When can making a telephone call be considered an act of writing? A consumer protection focused decision from the Court of Justice of the European Union (CJEU) recently ruled that a complaint made by telephone to an airline about damaged luggage could satisfy the requirement of Article 31 of the Montreal Convention to make a complaint in writing, so long as an editable written record is made of the call.
The Supreme Court of Finland faced a dispute between Finnair and their passenger’s insurer, Keskinäinen Vakuutushtiö Fennia (Fennia), over the cost of damage to baggage following a flight with Finnair between Malaga and Helsinki. After reviewing Finnair’s website, the passenger thought that it could make a complaint over the telephone to itemise items missing from their baggage.
Finnair argued that Fennia’s action must fail because the passenger’s complaint did not comply with Article 31 of the Montreal Convention, which provides that:
“In the case of damage, the person entitled to delivery must complain to the carrier forthwith after the discovery of the damage, and, at the latest, within seven days from the date of receipt in the case of checked baggage…”; and
“Every complaint must be made in writing and given or dispatched within the times aforesaid.”
The lower appeal court in Finland held that a written complaint had been made. This finding was based on an assessment of Finnair’s website about making complaints, from which apparently a passenger could legitimately believe that a complaint made by telephone was permitted. As such the Court ruled that where the complaint was registered by a representative of the carrier, it met the requirements of a formal written complaint.
The Finnish Supreme Court referred to the CJEU questions of how to interpret Article 31 in the face of a claim where the passenger made their complaint by phone.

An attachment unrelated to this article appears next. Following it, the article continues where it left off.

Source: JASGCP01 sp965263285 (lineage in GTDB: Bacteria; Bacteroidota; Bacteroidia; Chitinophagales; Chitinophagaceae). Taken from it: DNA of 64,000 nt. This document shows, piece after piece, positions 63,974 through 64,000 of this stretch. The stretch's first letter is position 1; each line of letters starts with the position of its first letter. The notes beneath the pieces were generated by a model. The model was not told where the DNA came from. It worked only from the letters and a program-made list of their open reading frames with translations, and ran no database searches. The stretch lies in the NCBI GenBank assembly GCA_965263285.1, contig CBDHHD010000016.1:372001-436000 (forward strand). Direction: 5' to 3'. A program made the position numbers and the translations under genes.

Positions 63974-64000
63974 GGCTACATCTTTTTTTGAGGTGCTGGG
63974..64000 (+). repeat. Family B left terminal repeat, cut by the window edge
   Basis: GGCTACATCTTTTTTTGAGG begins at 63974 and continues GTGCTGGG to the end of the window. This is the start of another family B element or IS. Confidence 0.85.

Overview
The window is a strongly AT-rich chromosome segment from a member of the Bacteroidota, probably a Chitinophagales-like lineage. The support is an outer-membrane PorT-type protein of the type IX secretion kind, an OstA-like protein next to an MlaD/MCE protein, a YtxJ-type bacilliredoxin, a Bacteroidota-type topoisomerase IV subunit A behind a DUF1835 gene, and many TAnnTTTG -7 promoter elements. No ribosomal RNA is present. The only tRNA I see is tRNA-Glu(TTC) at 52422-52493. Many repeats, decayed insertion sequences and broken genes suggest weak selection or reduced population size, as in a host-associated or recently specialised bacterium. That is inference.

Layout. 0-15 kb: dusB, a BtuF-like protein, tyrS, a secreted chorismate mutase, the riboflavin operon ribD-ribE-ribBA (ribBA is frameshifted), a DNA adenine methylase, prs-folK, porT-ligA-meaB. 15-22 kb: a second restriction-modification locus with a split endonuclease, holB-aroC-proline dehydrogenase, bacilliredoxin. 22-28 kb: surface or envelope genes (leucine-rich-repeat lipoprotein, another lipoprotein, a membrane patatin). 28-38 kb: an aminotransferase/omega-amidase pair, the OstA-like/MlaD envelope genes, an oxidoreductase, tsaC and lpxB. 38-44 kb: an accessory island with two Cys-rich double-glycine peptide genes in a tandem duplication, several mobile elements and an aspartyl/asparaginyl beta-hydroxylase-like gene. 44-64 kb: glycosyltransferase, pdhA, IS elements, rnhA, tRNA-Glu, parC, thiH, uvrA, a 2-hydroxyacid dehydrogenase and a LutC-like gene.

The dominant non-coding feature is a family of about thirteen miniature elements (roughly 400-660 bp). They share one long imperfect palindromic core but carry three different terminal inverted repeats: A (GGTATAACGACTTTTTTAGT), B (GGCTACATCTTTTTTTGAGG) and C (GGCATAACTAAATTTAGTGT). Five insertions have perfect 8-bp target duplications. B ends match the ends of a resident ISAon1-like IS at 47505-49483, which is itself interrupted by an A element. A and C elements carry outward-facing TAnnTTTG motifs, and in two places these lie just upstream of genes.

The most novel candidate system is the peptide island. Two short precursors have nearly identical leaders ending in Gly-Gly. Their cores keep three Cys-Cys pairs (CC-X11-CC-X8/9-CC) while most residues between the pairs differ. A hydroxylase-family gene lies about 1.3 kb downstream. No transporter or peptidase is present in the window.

The CJEU held that a complaint under Article 31 must be made by the passenger in due time and in writing. It also held that it is acceptable to make the complaint using an electronic information system made available by the carrier.
The Court determined that a complaint made by phone could be interpreted as being “in writing” where a representative of the carrier records the complaint in the carrier’s system, saying that Article 31 does not deny assistance to a passenger in making a declaration of loss. This would be valid where:
“the passenger can check the accuracy of the text of the complaint, as taken down in writing and entered in that system, and can, where appropriate, amend or supplement it or even replace it before the expiry of the period laid down by Article 31…”.
The Convention is clear – and the CJEU accepted - that complaints about loss or damage to baggage must be made in writing. It is obviously efficient to use a facility made available through an airline’s website to satisfy that requirement. However, since a complaint made by a telephone call is not in compliance with the passenger’s obligation to complain in writing, the argument made by Finnair was logical.
The decision of the CJEU invokes the principle of consumer protection as a principle of interpretation to justify a purposive approach to Article 31, based on the preamble of the Convention. The Court said that a contrary decision would significantly diverge from the preamble to the Montreal Convention which highlights principles of equity and the importance of protecting consumer interests. The decision effectively recognises the moral case against permitting a carrier to rely on a legal technicality to absolve itself from providing misinformation.
Those familiar with the decisions concerning the drafting and interpretation of EC Regulation 261/2004 on denied boarding, delay and cancellation will recall the Court’s willingness to take a liberal approach to the constraints of language in the name of consumer protection. In this case, that justification has been used to depart from the language of Article 31, which is an unwelcome development.
Leaving aside the fact that the passenger had been compensated by its insurer, and the conflation of ‘recording’ a complaint in writing with ‘making’ one, the new formulation introduces practical obstacles for both passenger and airline. This is because there is no express obligation upon an airline who receives a telephone complaint to respond with a written record. How long should a passenger wait before expiry of the seven day period before returning to the airline to check that the complaint has been properly recorded to see if any amendments or supplements are necessary? The simplest course of action is to tell a passenger to put their complaint in writing, and use a website facility if there is one.
Finnair Oyj v Keskinäinen Vakuutusyhtiö Fennia decision of the Court of Justice of the European Communities in Case C‑258/16, 12 April 2018.